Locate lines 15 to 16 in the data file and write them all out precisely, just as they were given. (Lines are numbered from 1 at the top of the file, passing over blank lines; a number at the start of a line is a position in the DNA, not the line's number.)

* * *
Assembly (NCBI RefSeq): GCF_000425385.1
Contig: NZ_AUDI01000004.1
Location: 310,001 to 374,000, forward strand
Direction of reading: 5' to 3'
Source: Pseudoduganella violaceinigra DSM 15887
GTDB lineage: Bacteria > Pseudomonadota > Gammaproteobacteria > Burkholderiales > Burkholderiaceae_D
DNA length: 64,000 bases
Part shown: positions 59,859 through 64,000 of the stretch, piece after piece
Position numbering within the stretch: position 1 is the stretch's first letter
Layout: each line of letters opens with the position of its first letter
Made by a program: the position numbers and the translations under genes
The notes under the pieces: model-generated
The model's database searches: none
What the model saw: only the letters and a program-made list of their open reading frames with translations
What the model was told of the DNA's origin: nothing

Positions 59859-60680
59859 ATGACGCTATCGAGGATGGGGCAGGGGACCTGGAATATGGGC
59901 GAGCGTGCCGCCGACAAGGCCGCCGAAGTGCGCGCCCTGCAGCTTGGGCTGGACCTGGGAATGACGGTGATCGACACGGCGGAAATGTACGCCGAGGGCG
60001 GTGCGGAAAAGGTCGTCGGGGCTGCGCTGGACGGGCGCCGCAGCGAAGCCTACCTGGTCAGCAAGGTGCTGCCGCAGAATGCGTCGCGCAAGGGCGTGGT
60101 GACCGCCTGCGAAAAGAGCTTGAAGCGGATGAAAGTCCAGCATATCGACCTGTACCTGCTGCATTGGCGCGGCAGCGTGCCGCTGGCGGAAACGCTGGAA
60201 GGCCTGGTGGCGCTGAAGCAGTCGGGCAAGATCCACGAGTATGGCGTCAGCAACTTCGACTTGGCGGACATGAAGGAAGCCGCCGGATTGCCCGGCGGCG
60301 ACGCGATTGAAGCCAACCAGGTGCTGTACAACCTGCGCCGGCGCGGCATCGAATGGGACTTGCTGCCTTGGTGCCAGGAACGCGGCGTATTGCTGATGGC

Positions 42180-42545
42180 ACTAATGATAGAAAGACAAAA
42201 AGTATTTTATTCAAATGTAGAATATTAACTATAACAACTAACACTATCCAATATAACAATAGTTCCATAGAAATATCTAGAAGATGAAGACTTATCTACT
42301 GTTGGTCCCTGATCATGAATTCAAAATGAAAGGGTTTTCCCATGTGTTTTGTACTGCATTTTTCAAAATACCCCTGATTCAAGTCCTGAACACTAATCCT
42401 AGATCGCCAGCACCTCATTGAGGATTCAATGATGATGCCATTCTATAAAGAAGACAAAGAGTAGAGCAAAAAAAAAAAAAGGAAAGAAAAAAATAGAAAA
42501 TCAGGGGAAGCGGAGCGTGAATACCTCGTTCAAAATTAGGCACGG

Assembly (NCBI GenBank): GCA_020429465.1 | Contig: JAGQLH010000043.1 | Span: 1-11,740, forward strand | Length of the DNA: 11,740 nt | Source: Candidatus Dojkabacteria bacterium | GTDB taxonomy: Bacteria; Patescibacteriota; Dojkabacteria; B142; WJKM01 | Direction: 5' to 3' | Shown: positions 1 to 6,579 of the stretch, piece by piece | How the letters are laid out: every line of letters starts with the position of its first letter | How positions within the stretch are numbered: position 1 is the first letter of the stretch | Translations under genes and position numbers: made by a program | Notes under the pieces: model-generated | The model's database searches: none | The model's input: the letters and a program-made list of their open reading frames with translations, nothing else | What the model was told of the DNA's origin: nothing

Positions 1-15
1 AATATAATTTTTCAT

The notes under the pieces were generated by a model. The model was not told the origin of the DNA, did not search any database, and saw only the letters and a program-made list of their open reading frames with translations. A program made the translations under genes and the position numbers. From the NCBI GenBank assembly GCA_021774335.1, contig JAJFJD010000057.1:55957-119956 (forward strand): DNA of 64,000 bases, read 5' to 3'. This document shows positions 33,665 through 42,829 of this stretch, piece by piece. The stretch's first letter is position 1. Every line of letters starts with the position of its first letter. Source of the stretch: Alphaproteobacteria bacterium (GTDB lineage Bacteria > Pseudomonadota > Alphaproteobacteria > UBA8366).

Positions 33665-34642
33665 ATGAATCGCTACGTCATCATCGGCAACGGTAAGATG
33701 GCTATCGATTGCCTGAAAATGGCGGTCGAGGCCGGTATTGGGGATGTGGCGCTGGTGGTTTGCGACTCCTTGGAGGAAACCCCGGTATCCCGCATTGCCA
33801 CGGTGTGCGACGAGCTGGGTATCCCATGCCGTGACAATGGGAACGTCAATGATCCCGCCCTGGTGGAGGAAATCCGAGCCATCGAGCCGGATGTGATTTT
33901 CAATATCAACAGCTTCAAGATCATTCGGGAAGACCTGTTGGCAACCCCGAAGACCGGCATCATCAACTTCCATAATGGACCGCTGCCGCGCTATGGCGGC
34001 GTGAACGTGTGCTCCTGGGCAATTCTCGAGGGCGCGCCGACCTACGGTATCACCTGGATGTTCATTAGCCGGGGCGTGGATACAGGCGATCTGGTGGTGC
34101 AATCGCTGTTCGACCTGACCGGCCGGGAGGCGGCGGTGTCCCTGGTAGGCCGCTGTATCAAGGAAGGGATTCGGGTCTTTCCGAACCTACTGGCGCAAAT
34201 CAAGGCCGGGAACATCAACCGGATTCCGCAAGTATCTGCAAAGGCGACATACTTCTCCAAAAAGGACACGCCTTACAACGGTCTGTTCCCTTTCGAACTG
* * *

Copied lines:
What the model was told of the DNA's origin: nothing

Positions 59859-60680